He got some racks and big bins for holding water grenade supplies, extra clothing, currency, materials for disguises, and all that. Food and big barrels of water, especially, since there was no telling when he’d need them. The cache was still a little scanty, but eventually he’d fill it out. At some point he’d have to get electricity in so he he’d have more options, but that’d require either another portal generator or somehow running cables.
Outside the concrete pad, he put a bunch of boulders. There were plenty of nice big rocks like that wherever glacial moraines could be found, which was all over the northern US. By his estimation, the car-sized boulders were on the order of thirty tons, while the smaller ones ranged from two or three to ten or fifteen tons. He hadn’t been considering it at the time, but it was no wonder his boulder weapon had simply smashed the wood fae.
The cave didn’t have room for too many big rocks, and besides, they were probably worthless against earth mages, but they were still the best large-scale projectiles he had. He took one of the tree trunks from the forest-clearing that was still going on around the house site for alternative ammunition, but it just wasn’t as good. He’d have to find out whether metal would be better, and possibly visit a scrapyard, but boulders were free. A full ton of metal was expensive, even if it was scrap.
Since he’d armed himself with such projectiles, he figured he’d better practice while he had the time. There was no point in a weapon he couldn’t use properly. He’d not really used his gravitykinesis as an offensive weapon, since it required some amount of preparation, but now that he’d done that preparation he had no reason to put it off.
He ended up spending the better part of a day hucking rocks.
Even though he’d invented the gravity alteration trick a while back – which wasn’t actually gravity as such, but altering the spatial tensor or some jargon like that – he hadn’t really tried many tricks with it. It was basically a static flexing of the space field inside of a box, and he’d left it at that. Now that he was being more proactive with it, he had to set aside time to experiment.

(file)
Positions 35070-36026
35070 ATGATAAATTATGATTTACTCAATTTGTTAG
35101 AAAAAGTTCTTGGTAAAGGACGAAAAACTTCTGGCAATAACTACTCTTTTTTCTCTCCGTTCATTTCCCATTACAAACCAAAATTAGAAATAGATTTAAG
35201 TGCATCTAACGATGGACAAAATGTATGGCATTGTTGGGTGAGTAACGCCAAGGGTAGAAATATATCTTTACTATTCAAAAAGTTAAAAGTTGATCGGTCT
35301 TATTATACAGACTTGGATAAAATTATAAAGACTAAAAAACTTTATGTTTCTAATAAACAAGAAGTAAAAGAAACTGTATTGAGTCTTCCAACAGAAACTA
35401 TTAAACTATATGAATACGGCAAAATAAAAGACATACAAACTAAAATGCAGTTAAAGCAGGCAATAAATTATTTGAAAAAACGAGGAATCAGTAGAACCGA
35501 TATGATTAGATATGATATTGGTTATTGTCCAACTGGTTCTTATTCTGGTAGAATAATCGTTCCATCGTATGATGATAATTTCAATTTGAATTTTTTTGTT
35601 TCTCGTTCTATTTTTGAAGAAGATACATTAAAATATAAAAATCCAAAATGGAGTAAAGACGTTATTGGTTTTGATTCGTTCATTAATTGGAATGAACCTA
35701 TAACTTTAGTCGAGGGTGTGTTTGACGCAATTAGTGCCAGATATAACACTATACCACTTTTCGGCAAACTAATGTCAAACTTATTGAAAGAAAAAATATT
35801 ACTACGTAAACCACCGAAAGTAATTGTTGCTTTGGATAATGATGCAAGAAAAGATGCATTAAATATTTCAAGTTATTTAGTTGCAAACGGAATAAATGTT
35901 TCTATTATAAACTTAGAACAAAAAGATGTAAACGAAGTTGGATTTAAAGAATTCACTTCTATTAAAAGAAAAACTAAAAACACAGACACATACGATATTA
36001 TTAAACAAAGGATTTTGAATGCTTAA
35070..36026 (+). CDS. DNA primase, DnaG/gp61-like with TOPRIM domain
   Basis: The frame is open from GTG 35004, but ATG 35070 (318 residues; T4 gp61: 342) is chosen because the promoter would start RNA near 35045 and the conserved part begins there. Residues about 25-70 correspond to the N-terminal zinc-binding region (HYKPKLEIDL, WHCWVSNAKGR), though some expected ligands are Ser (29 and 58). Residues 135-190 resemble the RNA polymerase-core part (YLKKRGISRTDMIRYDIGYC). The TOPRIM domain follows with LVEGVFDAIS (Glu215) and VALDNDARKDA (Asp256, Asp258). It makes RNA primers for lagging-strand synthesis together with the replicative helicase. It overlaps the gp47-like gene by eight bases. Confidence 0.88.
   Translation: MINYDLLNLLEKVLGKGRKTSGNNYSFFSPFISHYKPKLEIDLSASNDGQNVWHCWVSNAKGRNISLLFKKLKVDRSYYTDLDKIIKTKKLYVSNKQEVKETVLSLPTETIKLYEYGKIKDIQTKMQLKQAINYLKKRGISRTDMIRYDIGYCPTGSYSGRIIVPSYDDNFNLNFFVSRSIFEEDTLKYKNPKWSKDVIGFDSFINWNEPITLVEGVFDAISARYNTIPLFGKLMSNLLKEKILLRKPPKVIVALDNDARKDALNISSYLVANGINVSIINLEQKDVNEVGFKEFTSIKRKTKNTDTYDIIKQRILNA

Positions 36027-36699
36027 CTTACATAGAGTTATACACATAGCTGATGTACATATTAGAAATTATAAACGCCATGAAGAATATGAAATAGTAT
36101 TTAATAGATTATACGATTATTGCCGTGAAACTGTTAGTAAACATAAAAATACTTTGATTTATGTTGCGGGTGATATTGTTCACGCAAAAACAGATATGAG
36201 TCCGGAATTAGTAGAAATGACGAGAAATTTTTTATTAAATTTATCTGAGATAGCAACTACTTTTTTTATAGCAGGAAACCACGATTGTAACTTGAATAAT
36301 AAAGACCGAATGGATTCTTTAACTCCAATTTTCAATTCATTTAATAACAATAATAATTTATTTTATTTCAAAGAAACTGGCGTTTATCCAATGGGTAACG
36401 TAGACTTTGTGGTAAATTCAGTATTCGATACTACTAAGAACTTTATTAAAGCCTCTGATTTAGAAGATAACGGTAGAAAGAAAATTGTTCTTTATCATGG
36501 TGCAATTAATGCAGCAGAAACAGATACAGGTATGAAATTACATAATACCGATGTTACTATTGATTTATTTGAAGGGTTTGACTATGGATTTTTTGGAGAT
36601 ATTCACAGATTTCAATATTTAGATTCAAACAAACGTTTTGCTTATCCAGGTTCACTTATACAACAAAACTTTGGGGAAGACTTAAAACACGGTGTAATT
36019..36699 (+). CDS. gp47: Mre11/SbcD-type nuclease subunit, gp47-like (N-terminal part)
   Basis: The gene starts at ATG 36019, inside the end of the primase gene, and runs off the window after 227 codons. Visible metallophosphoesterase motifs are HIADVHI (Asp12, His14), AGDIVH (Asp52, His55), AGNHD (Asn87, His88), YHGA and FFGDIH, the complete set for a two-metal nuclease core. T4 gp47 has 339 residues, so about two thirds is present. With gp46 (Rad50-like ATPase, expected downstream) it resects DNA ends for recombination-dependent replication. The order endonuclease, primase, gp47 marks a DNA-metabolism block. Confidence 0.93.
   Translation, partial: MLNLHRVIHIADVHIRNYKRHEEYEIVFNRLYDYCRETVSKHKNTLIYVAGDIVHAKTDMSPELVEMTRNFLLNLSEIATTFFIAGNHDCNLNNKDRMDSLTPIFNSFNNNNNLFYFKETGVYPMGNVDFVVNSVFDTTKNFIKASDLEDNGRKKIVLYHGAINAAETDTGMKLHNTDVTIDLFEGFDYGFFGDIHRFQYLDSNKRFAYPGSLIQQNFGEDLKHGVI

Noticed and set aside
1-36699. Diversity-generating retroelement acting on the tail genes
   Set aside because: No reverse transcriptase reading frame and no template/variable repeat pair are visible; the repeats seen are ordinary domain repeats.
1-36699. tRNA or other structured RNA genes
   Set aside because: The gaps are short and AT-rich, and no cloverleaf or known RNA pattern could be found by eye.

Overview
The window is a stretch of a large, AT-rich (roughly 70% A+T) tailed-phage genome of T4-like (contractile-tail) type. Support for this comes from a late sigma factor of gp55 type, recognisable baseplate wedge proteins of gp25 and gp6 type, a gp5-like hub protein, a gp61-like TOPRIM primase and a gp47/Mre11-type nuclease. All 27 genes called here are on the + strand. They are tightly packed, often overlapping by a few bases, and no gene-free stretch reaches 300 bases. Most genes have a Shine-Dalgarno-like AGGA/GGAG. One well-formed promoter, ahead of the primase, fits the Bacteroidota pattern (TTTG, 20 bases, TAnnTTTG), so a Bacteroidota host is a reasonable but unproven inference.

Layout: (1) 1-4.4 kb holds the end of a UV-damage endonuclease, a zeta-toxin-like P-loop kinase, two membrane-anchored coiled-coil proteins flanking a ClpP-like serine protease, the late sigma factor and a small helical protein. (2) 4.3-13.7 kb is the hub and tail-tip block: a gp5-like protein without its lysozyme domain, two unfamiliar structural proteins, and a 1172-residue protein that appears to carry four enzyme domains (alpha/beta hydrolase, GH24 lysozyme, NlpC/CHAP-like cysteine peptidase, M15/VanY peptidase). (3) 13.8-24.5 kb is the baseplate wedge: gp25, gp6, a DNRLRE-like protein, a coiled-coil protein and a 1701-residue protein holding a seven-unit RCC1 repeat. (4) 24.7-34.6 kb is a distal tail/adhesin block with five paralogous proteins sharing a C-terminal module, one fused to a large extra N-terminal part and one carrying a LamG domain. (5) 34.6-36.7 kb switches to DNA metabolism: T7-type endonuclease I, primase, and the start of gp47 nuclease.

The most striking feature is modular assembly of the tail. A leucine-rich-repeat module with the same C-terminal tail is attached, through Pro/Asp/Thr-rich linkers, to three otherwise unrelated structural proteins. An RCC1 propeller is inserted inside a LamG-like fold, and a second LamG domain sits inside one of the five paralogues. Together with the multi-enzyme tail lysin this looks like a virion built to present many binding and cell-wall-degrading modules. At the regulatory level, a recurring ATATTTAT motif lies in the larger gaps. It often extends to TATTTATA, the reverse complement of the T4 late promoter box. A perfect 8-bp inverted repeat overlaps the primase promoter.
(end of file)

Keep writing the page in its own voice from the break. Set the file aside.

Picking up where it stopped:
Countering gravity took effort; making gravity go in an entirely different direction took twice the effort. It was really a matter of how much he was distorting space, relative to what it was supposed to be by physics. He could get a rough idea of the effects just by using the gravity field on a weight placed on a bathroom scale, and it was pretty easy to see that the ratio of effort to effect was roughly linear. Twice as much vis, twice as much gravity.
While he didn’t have access to whatever equipment mages used to measure such things, he’d say that gravity manipulation was actually the most vis-intensive of his tricks, aside from spatial expansion. Teleportation was the easiest, and portals fell somewhere in between. They all scaled with volume, though for portals that was the volume of the torus that formed the perimeter, since the hole was perfectly two-dimensional.
The recirculation bits he’d stolen from the Dragonlands portal actually helped quite a lot. Even if he wasn’t using them too efficiently, incorporating them into his frameworks meant that he could handle larger things than before. Maybe double the volume, which didn’t translate to much in terms of linear dimensions, but it was not a small increase.
The final result was that the size and speed of things he could huck was a weird sort of optimization puzzle. The easiest thing was to make a column of altered gravity and let the rock accelerate along it with a force of ten or fifteen times standard, but he couldn’t make those columns overly long without bumping into the upper limit of the total vis output he could handle. Increasing the gravity force meant he got more bang for his buck for each bit of acceleration, but meant he could accelerate for less time.
It might have been nice if he could use the gravity directly, but all the acceleration came from the distortion imposed by his vis frameworks. For mages or even supernaturals, that’d just slide right off. In fact, the mage bubbles might disrupt the entire thing, he wasn’t sure. Either way, throwing things was a far better use of his time.
In fact, he didn’t ever want to try and engage a mage with actual magical combat. They were better, they had more training, and they seemed to have more vis capacity. He was basically playing a game of rocket tag every time he encountered them, because he had no real way to defend himself. If he didn’t kill or at least neutralize his target right off, he was pretty well screwed.
Given the nature of his testing, he found a disused quarry far away from any kind of population and brought along some earplugs. They helped, but didn’t protect him from the bone-jarring shock of the impacts as he smashed boulders against the quarry walls and let them splash into the dark water that had pooled there. It was quite a kick to throw multi-ton boulders around like he was an actual mage and not some cut-rate amateur, even if it was exhausting. He ended up opening the portal in his implant just to get some extra mana flow and replenish his vis reserves.
It was in a way tempting to leave the portal open all the time, so he’d have extra mana flow for himself, but it left a definite residue behind which necessitated cleaning up after himself. Besides which, surely someone would notice a high-mana source wandering around if it was left open for significant lengths of time. He didn’t think that short periods really impacted much, especially since it was inside him.